NuView Gets Personal

File management vendor adds user-access product to global namespace lineup

August 12, 2005

3 Min Read
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NuView Inc. is shipping software that combines its global namespace technology with administration of user access rights (see NuView Releases MyView).

The software, dubbed MyView, lets administrators assign user profiles across multiple servers. Users only see the directories they're entitled to use. If a worker moves from one department to another, he or she doesn't need to change the profile but is automatically equipped with direct access based on new entitlements.

"Everyone thinks about global namespace. What customers need to do is find a way to make it manageable," says NuView CEO Rahul Mehta. He says pairing security with file management is an ideal way to do this.

To support his view, Mehta quotes statistics, such as: 80 percent of security breaches are triggered by corporate insiders; and 60 percent of helpdesk calls come from people whose efforts to move access rights from one server to another are bollixed.

MyView is different from NuView's foundation namespace product, StorageX, though Mehta says it runs well alongside it. In this first release, MyView runs only under Windows, while StorageX runs under Unix and Windows. MyView also doesn't provide the data management features of StorageX, such as data migration, consolidation, and replication. In a sense, it's a one-trick pony.MyView is also priced differently from StorageX, which is priced by capacity, starting at $2,000 per server. MyView costs about $25 per user, and a single package supports up to 50,000 users.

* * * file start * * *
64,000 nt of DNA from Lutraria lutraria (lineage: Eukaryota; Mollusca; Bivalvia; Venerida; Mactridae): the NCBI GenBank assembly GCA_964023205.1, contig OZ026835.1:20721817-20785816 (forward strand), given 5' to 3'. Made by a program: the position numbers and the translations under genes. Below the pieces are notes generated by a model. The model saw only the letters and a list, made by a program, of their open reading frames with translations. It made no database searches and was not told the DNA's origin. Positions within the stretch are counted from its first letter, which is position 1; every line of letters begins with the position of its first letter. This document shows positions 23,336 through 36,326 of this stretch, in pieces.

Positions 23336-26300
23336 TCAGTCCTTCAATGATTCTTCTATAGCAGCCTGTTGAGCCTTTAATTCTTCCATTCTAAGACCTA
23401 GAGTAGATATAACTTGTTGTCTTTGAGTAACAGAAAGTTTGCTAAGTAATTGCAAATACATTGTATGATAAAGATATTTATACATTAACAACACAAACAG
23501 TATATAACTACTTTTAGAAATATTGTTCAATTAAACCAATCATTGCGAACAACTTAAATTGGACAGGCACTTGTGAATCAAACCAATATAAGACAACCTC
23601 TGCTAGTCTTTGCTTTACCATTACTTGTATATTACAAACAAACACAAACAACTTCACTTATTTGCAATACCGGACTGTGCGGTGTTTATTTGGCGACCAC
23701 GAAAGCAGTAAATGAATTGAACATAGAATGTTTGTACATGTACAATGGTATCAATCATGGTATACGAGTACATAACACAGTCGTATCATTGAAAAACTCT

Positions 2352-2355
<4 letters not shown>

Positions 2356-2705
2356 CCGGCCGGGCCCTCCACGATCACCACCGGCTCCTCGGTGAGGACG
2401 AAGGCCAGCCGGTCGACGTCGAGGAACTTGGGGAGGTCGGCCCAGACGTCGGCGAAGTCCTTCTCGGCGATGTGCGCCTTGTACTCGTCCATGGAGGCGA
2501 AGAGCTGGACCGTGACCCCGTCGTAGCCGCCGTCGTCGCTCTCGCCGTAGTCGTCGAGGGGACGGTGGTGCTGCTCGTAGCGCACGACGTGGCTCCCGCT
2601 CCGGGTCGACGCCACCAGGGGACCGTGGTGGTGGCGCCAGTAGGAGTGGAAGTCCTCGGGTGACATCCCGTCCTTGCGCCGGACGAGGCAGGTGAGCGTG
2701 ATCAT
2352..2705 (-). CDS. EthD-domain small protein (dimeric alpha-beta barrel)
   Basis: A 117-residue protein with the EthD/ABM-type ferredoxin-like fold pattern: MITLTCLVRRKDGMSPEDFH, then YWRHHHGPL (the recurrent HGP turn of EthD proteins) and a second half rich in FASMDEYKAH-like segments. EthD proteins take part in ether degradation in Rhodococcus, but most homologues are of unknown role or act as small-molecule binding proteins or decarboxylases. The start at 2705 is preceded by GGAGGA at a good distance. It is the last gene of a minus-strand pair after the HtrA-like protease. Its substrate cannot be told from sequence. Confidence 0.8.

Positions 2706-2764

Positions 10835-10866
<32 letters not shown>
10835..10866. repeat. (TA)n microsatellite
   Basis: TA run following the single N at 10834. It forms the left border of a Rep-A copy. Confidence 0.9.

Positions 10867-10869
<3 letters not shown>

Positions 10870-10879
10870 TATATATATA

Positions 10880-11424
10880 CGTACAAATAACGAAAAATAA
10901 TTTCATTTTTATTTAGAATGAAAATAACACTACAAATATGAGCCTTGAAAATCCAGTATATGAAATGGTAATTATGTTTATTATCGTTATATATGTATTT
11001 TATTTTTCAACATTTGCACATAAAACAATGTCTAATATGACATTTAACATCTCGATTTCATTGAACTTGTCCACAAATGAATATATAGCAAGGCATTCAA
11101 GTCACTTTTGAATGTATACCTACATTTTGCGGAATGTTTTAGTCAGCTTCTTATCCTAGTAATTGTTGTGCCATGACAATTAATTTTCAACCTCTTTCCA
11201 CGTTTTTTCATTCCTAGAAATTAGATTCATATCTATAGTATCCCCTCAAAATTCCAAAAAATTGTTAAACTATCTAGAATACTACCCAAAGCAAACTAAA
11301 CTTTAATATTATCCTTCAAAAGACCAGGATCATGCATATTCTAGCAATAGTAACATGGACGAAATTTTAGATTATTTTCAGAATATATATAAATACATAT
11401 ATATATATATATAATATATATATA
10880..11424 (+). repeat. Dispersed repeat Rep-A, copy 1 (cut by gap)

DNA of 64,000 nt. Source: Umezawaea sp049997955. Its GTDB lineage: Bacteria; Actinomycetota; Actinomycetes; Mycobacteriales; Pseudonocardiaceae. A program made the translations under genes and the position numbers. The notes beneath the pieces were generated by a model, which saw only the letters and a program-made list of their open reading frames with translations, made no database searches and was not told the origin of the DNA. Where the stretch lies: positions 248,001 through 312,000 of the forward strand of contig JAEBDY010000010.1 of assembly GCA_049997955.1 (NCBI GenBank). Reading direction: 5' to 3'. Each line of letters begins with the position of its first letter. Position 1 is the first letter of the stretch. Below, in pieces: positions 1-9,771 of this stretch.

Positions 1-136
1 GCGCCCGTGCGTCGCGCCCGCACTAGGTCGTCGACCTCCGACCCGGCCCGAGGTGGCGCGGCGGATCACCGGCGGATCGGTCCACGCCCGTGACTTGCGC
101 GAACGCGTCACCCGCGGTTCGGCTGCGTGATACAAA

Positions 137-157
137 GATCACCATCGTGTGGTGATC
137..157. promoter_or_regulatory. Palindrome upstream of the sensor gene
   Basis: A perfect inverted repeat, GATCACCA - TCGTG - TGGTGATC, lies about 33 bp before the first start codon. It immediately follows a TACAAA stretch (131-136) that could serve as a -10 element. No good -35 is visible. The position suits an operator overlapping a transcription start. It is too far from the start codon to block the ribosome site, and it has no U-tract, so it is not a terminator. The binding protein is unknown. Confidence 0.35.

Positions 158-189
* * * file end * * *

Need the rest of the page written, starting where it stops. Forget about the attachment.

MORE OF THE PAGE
Right now, it's tough to gauge customer interest. About 25 of NuView's 300-odd customers are beta-testing MyView, including Emory Healthcare, Mehta says. More should glom on as NuView informs its resellers, including EMC Corp. (NYSE: EMC) and Network Appliance Inc. (Nasdaq: NTAP). At press time, Mehta acknowledged he hasn't had time or resources to get those channels online with MyView.

So far, NuView is the only one of a small cadre of file virtualization suppliers to focus directly on combining security and storage administration. Rivals Acopia Networks Inc., NeoPath Networks, and Rainfinity are working other angles to differentiate themselves in the growing segment.

Earlier this week, for instance, NeoPath revamped its software for better performance (see NeoPath Enhances File Management). In July, Acopia announced multisite capabilities, and Rainfinity upped its efforts to sell "virtual NAS" (see Acopia Reaches Out and Rainfinity Creates NAS Service Org).

At least one analyst thinks NuView's onto something that could help it keep afloat amid all this activity. "The lines are blurring for storage administrators. Within the next couple of years, we'll see them become increasingly well versed in security," says Brad O'Neill of the Taneja Group consultancy.The fact that MyView isn't on Unix yet doesn't bother O'Neill, who says most of NuView's clientele is Windows-based anyway. One thing O'Neill would like to see the vendor do, though, is extend the capabilities of all its wares, including StorageX and MyView, across multiple geographic sites.

As demand builds for better file virtualization, it's likely customers will demand that various packages, including MyView, become better integrated.

Mary Jander, Site Editor, Byte and Switch

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